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Acknowledgement vs. Acknowledgment—Which is Correct? (Grammar + Examples)

Both acknowledgment and acknowledgement are widely used in the English-speaking world. It is quite normal to become confused about which one to use in your content. In this article, you”ll find the meaning of the word acknowledgment, discussion on acknowledgment vs acknowledgement, and some example sentences.

Acknowledgement and acknowledgment
Acknowledgement and acknowledgment

Differences between acknowledgement and acknowledgment

To acknowledge something is to declare that you are aware of or agree with its terms. Although acknowledgment is currently American spelling, it was once preferred in all English dialects. It’s not necessarily older because documents dating back to the 16th century when the word first entered the language contain examples of both spellings.

Users normally use this word while admitting fault or disclosing a secret. For example:

  • Does he deserve our forgiveness after the acknowledgment of his mistakes in front of everybody?

You can also use the term can to identify someone or something’s existence, point, truth, or quality, as in the following example:

  • Debbie’s friends smiled as an acknowledgment of her remark.

A reward or symbol of appreciation is another meaning of acknowledgment. Here are two examples:

  • As acknowledgment for her involvement in the study, the students handed the teacher a beautiful painting.
  • He doesn’t advertise his voluntary work because he doesn’t seek much acknowledgment.

The final and most common application of the term acknowledgment is receiving confirmation. Below is an example:

  • You are the recipient of this letter of acknowledgement.
  • This email serves as an acknowledgment for your payment.

The plural form of acknowledgement might be acknowledgment. Since the plural form is only appropriate in specific circumstances, the noun may be countable or uncountable. You can use the terms “acknowledgments” or “a collection of acknowledgments” to refer to a section of an article, book, etc.

  • He credited me as the very first person in his book’s acknowledgments.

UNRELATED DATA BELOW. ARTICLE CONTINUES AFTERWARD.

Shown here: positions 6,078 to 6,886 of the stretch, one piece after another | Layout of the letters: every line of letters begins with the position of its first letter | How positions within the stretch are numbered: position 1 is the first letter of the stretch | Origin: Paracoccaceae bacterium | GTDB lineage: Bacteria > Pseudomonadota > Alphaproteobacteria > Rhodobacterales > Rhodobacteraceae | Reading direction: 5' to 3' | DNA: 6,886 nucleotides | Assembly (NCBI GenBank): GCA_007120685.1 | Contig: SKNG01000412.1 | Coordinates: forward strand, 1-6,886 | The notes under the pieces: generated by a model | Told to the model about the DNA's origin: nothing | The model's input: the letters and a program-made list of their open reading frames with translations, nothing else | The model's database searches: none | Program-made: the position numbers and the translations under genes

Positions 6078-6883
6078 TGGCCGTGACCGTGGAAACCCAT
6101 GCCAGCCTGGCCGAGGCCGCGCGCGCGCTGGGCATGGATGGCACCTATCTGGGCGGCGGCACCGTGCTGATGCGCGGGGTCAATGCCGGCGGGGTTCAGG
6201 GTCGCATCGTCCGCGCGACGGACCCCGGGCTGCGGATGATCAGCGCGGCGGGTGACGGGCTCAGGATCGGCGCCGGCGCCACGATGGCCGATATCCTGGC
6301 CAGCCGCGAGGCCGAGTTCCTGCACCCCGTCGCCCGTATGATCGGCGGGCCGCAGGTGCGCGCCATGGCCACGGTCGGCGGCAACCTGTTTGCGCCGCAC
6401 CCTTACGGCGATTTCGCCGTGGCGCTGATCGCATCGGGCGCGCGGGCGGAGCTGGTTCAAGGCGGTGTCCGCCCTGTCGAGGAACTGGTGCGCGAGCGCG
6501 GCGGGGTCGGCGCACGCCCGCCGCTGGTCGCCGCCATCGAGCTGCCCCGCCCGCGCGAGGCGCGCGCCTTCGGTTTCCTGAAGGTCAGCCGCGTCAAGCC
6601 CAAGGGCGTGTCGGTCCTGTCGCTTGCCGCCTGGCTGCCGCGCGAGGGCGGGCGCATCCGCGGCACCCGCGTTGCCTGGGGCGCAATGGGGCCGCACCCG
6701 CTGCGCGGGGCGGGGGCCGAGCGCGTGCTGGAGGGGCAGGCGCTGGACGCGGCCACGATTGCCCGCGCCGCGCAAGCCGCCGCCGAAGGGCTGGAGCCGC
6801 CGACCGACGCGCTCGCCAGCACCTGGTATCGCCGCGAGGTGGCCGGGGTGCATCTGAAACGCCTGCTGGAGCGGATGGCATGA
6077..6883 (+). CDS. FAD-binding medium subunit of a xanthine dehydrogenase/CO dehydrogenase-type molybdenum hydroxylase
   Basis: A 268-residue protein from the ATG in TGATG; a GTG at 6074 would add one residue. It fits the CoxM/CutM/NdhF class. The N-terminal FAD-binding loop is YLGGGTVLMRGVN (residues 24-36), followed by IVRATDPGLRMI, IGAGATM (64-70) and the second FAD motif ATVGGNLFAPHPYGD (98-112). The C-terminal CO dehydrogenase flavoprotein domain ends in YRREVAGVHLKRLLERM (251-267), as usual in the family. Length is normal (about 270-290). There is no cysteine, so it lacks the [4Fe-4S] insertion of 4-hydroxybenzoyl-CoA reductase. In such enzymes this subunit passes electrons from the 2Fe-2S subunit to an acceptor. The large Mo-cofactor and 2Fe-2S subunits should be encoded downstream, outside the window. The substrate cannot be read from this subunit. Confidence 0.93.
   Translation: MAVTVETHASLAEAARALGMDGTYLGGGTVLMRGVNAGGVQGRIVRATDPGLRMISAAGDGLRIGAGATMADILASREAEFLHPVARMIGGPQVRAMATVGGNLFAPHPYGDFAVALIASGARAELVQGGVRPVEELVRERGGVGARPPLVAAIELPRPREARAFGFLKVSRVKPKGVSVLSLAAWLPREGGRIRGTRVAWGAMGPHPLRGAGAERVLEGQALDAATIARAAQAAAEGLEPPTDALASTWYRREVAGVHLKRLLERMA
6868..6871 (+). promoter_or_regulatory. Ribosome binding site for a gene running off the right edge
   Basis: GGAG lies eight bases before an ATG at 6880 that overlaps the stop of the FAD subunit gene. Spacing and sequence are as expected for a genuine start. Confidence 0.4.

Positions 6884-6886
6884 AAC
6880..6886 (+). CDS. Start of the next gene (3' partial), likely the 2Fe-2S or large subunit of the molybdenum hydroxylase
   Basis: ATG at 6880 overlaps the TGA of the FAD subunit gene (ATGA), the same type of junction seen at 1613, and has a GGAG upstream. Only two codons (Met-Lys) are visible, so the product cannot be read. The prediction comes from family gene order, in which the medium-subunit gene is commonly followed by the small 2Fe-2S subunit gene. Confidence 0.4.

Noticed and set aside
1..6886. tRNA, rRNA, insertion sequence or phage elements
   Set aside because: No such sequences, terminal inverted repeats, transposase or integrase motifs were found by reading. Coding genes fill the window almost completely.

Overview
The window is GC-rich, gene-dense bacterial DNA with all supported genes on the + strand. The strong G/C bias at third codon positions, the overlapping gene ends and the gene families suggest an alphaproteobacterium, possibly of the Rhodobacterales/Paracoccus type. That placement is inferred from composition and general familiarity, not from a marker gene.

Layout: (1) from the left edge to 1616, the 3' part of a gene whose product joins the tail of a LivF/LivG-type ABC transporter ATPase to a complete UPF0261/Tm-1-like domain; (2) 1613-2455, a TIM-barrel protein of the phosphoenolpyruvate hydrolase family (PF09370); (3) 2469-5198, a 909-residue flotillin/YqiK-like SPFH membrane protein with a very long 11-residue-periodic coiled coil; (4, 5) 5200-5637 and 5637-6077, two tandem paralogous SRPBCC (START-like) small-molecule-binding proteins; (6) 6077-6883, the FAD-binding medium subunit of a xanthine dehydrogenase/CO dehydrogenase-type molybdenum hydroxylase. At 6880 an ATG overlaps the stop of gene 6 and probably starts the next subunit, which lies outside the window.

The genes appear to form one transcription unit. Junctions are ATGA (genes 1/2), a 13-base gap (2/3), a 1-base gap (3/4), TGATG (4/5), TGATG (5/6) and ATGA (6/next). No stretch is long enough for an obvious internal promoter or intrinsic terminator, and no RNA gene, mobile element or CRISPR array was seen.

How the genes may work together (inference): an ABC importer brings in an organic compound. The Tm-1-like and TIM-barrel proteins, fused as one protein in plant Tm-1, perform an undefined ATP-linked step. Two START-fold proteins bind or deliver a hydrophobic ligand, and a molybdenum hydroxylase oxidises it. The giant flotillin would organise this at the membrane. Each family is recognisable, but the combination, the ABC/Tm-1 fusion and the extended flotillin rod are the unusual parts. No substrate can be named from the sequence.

• At the completion of the conference, I will make special acknowledgments

But acknowledgment is usually an uncountable noun. You may use this form when expressing confirmation for something. For example:

  • The customer did not receive payment acknowledgment.

Synonyms of acknowledgment

Here are some synonyms of the word acknowledgment:

  • Yielding.
  • Self-confession
  • Recognition
  • Reaction
  • Notice
  • Mention
  • Credit
  • Confirmation 
  • Confession
  • Concession
  • Commendation
  • Citation
  • Avowal 
  • Appreciation
  • Admission
  • Acceptance

Acknowledgement vs acknowledgment

People usually use the word acknowledgement outside North America whereas acknowledgment is common in American and Canadian English. These preferences include acknowledgements and acknowledgments in the plural.

Example sentences

Here are some example sentences with the word acknowledgment:

  • The acknowledgment of that magazine’s potential involvement came to a senate investigation where government officials fielded a barrage of inquiries.
  • It may seem strange that the writer thanked that travel agency in the acknowledgments of a book about genomic research.
  • After his death, he finally received the acknowledgment he deserved for his social work.
  • John passed his friends by without an acknowledgment.
  • Why are you still seeking acknowledgment from your classmates?
  • I wanted his acknowledgement and attention.
  • His parents claim they have yet to get an acknowledgement or a response.
  • The bank didn’t even send me an acknowledgement of my application.
  • Alice nodded her head a little in acknowledgement.
  • The chocolates are a small acknowledgement of your affection and kindness.


Consider using the spelling acknowledgment when using the term in writing that is primarily for US readers. Despite the fact that both spellings are in use, the spelling distinction is significant. Since you now know the difference between the two, you can use it with ease.


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About the author

Dalia Y.: Dalia is an English Major and linguistics expert with an additional degree in Psychology. Dalia has featured articles on Forbes, Inc, Fast Company, Grammarly, and many more. She covers English, ESL, and all things grammar on GrammarBrain.

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